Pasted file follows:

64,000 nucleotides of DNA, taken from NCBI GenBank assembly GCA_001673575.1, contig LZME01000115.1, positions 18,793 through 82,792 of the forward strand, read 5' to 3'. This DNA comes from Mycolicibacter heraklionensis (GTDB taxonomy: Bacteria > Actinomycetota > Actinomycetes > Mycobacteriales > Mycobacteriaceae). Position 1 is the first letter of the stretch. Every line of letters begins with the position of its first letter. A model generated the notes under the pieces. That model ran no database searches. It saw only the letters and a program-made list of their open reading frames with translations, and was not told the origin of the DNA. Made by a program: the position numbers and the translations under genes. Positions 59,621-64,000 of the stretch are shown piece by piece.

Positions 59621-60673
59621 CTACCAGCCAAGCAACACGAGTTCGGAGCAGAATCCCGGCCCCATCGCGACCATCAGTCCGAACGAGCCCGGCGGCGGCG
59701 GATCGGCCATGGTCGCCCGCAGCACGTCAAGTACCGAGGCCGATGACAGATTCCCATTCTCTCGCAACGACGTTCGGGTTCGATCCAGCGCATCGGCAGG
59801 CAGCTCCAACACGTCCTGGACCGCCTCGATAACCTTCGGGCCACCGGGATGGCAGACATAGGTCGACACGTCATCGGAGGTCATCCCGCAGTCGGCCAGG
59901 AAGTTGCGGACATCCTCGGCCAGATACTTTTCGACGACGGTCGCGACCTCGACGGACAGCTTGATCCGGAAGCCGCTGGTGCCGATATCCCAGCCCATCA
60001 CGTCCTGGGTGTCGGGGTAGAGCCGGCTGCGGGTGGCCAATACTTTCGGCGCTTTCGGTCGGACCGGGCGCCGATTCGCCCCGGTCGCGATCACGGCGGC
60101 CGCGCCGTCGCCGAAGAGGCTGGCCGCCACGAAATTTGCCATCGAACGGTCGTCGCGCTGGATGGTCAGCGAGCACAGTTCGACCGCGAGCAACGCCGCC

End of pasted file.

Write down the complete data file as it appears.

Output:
64,000 nucleotides of DNA, taken from NCBI GenBank assembly GCA_001673575.1, contig LZME01000115.1, positions 18,793 through 82,792 of the forward strand, read 5' to 3'. This DNA comes from Mycolicibacter heraklionensis (GTDB taxonomy: Bacteria > Actinomycetota > Actinomycetes > Mycobacteriales > Mycobacteriaceae). Position 1 is the first letter of the stretch. Every line of letters begins with the position of its first letter. A model generated the notes under the pieces. That model ran no database searches. It saw only the letters and a program-made list of their open reading frames with translations, and was not told the origin of the DNA. Made by a program: the position numbers and the translations under genes. Positions 59,621-64,000 of the stretch are shown piece by piece.

Positions 59621-60673
59621 CTACCAGCCAAGCAACACGAGTTCGGAGCAGAATCCCGGCCCCATCGCGACCATCAGTCCGAACGAGCCCGGCGGCGGCG
59701 GATCGGCCATGGTCGCCCGCAGCACGTCAAGTACCGAGGCCGATGACAGATTCCCATTCTCTCGCAACGACGTTCGGGTTCGATCCAGCGCATCGGCAGG
59801 CAGCTCCAACACGTCCTGGACCGCCTCGATAACCTTCGGGCCACCGGGATGGCAGACATAGGTCGACACGTCATCGGAGGTCATCCCGCAGTCGGCCAGG
59901 AAGTTGCGGACATCCTCGGCCAGATACTTTTCGACGACGGTCGCGACCTCGACGGACAGCTTGATCCGGAAGCCGCTGGTGCCGATATCCCAGCCCATCA
60001 CGTCCTGGGTGTCGGGGTAGAGCCGGCTGCGGGTGGCCAATACTTTCGGCGCTTTCGGTCGGACCGGGCGCCGATTCGCCCCGGTCGCGATCACGGCGGC
60101 CGCGCCGTCGCCGAAGAGGCTGGCCGCCACGAAATTTGCCATCGAACGGTCGTCGCGCTGGATGGTCAGCGAGCACAGTTCGACCGCGAGCAACGCCGCC